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Autumn 201870 years of the NHS

1948 - 2018

The NHS was formed on 5 July 1948 and has provided services that have transformed the wellbeing of the nation, as wealth is no longer a factor determining a person’s access to health services.

In 1948 Rochdale Infirmary had 30 beds and two main wards for males and females. One small ward was provided for children.

In 1993, Rochdale became the first town to complete the new methods of nurse training introduced in Project 2000 nursing.

The hospital was first instituted in 1832, under the name of Rochdale Infirmary and Dispensary.

A new hospital was provided in 1883 by Thomas Watson, a local mill owner and philanthropist, which became Rochdale Infirmary.

In July, Rochdale Infirmary welcomed visitors as staff celebrated 70 years of the NHS. The celebration was attended by Mayor Mohammed Zaman, members of staff, local citizens, and councillors connected to the Infirmary.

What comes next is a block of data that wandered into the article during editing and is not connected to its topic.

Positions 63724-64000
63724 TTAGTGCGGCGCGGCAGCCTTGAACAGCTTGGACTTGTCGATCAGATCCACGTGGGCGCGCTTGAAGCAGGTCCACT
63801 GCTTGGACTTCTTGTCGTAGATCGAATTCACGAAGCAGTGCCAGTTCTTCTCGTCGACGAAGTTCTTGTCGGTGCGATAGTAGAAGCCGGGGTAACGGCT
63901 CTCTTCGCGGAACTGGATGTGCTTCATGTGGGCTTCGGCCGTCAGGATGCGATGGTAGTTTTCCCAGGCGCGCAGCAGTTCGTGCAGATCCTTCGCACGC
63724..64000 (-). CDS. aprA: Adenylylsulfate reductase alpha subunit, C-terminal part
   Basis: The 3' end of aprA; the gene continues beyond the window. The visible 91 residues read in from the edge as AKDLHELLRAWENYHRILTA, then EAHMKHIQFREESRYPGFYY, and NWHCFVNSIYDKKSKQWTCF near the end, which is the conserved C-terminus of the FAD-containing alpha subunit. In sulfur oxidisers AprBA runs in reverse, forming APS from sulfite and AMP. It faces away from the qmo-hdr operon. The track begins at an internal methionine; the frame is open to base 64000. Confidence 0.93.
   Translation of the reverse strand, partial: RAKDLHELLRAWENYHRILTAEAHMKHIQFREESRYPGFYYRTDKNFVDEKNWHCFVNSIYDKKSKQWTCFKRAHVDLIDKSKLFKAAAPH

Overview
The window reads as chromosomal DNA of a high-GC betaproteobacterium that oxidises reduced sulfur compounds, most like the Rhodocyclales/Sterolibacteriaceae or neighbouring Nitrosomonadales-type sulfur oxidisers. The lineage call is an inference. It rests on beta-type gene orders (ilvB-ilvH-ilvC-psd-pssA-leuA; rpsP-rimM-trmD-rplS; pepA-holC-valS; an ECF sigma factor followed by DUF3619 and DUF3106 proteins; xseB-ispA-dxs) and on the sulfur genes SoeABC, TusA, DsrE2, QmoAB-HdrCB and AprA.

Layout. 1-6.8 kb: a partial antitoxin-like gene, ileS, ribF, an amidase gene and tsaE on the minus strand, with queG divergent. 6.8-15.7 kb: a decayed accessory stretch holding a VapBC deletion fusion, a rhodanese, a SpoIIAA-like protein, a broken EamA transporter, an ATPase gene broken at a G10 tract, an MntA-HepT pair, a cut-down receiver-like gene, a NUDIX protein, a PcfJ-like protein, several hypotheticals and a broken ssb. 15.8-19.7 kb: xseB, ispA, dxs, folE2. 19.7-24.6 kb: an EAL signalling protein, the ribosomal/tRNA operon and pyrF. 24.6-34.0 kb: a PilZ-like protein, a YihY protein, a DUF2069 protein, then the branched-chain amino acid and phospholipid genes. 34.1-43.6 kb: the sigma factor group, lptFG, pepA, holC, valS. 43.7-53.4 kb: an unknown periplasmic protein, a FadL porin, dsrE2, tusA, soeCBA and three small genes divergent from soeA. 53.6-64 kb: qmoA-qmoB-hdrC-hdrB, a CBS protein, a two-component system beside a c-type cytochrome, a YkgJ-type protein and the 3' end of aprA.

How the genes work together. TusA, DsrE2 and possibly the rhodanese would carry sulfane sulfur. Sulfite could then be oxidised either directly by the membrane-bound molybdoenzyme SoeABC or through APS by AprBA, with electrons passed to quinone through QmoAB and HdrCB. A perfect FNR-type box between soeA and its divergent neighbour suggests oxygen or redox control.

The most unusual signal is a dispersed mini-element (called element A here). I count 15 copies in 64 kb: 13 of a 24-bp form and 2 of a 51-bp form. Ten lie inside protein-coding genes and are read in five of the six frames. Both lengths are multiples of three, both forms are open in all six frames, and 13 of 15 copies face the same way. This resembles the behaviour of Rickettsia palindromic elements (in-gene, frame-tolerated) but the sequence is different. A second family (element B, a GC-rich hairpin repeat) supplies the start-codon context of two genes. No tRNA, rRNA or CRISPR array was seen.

Mayor Zaman commented: “I’m proud of our NHS and the people who work hard every day to make the NHS available. The Rochdale team are brilliant.”

Allan Cordwell, Head of the Emergency Planning, Resilience and Response Unit at Oldham and Rochdale, said: “My life was saved by the NHS in 1991 and because of that I ventured into nursing.

“20 years later, I’ve been deployed in Iraq as a medic and worked in A&E departments helping with emergency planning.

“All the staff in Rochdale supported the celebrations and we hope we can continue to keep staff trained and patients safe for years to come.”